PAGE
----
Evidence of Cold-based Glaciers in the Dry Valleys of Antarctica Could Help Scientists Study the Terrain of the Martian Landscape
Research by Dr. James Head of Brown University-- Funded by the MDAP Program
Cold Based Glaciers Leave Key Signatures
- Dr. James Head has looked at the terrain, and rock distribution in the Dry Valleys of Antarctica, and compared features to Mars surface.
- Strong evidence that cold-based glaciers present on Mars, similar to Dry Valleys area
- Cold-based glaciers leave three key signatures: drop moraines, sublimation till and rock glacier deposits. These types of glaciers are too cold to advance, melt and cause erosion. Instead they evaporate, leaving tiny traces in rocks, sediment and terrain.
- Gradient "SA" on the map, (left below) shows region on southeastern flank of the giant Martian volcano, Arsia Mons, having large lobes of material extending down its slopes and grooved near the edges like a phonograph record. Moreover, the grooves and ridges lie over a large impact crater, indicating potential clues to Mar's geological record and climate.
- Rock distribution patterns in both areas were similar -- Head concluded that cold-based glaciers could have existed on Mars surface
Significance to Solar System Exploration
This research may help uncover clues about the nature of the Martian landscape. The Mars Exploration Rover Mission is currently examining samples of the rocks they find on the Red Planet, and are studying the terrain of Mars as we do here on Earth, to test the theories and see if the analogies make sense.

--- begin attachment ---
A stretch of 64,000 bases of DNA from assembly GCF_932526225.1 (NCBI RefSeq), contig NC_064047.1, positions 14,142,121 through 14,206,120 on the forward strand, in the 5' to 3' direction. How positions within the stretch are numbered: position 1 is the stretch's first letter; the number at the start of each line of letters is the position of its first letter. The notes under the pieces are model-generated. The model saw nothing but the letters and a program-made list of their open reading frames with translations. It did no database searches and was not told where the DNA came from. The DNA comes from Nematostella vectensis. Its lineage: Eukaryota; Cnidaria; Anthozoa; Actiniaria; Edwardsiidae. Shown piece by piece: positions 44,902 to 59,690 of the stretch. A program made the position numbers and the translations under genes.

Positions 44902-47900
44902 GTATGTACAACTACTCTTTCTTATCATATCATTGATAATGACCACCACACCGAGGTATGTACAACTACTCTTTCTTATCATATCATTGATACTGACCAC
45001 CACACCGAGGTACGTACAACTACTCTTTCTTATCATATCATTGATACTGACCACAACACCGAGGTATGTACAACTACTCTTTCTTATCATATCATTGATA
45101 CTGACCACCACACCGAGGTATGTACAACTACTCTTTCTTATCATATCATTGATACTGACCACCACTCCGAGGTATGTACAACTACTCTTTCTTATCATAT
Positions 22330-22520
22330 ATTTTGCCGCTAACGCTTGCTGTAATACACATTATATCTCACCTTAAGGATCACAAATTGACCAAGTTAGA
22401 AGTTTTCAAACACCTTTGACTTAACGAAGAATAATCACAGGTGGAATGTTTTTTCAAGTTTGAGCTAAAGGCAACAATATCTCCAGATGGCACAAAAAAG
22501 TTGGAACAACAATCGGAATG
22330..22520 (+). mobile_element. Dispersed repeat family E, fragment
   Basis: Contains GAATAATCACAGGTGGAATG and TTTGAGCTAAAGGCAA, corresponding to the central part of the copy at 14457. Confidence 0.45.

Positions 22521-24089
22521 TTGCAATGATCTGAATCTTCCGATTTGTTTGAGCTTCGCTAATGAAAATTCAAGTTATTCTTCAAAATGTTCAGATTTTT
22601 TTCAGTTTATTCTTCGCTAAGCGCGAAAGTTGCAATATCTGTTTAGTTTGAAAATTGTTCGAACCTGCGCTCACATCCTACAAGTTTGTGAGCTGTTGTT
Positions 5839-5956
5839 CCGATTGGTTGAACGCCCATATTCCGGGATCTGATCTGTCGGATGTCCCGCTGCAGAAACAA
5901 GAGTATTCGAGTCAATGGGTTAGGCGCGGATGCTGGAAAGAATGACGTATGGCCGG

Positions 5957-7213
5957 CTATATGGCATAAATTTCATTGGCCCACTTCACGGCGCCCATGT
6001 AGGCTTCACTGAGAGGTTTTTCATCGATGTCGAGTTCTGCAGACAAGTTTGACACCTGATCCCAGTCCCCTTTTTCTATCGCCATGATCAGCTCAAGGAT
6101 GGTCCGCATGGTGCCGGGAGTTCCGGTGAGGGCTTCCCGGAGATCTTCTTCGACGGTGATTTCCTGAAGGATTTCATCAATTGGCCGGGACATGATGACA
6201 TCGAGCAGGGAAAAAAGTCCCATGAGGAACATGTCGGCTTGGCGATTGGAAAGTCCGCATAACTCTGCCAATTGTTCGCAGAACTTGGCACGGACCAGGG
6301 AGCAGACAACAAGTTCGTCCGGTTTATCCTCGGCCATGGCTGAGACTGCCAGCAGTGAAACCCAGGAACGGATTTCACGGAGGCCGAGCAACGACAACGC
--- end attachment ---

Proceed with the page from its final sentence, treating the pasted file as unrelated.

If cold-based glaciers did exist on Mars, this discovery means that ice was probably deposited there at a time when Mars tilted differently toward the sun, which supports the important theory that the planet's orientation has varied significantly over time, distributing ice not only at the poles, but several other areas as well.. It also means that there may be buried ice at several latitudes on the planet.
Taylor Valley image courtesy The Encyclopedia of Astrobiology, Astronomy and Spaceflight
Map of Antartica image courtesy USGS
Landsat Map of the Dry Valleys of Antartica image courtesy Landsat, 1975
Terrains on Arsia Mons image courtesy of MOLA Science Team
For further information about science highlights and having your research highlighted, please contact Samantha Harvey at NASA's Jet Propulsion Laboratory, Samantha.K.Harvey@jpl.nasa.gov.
Last Updated: 23 February 2011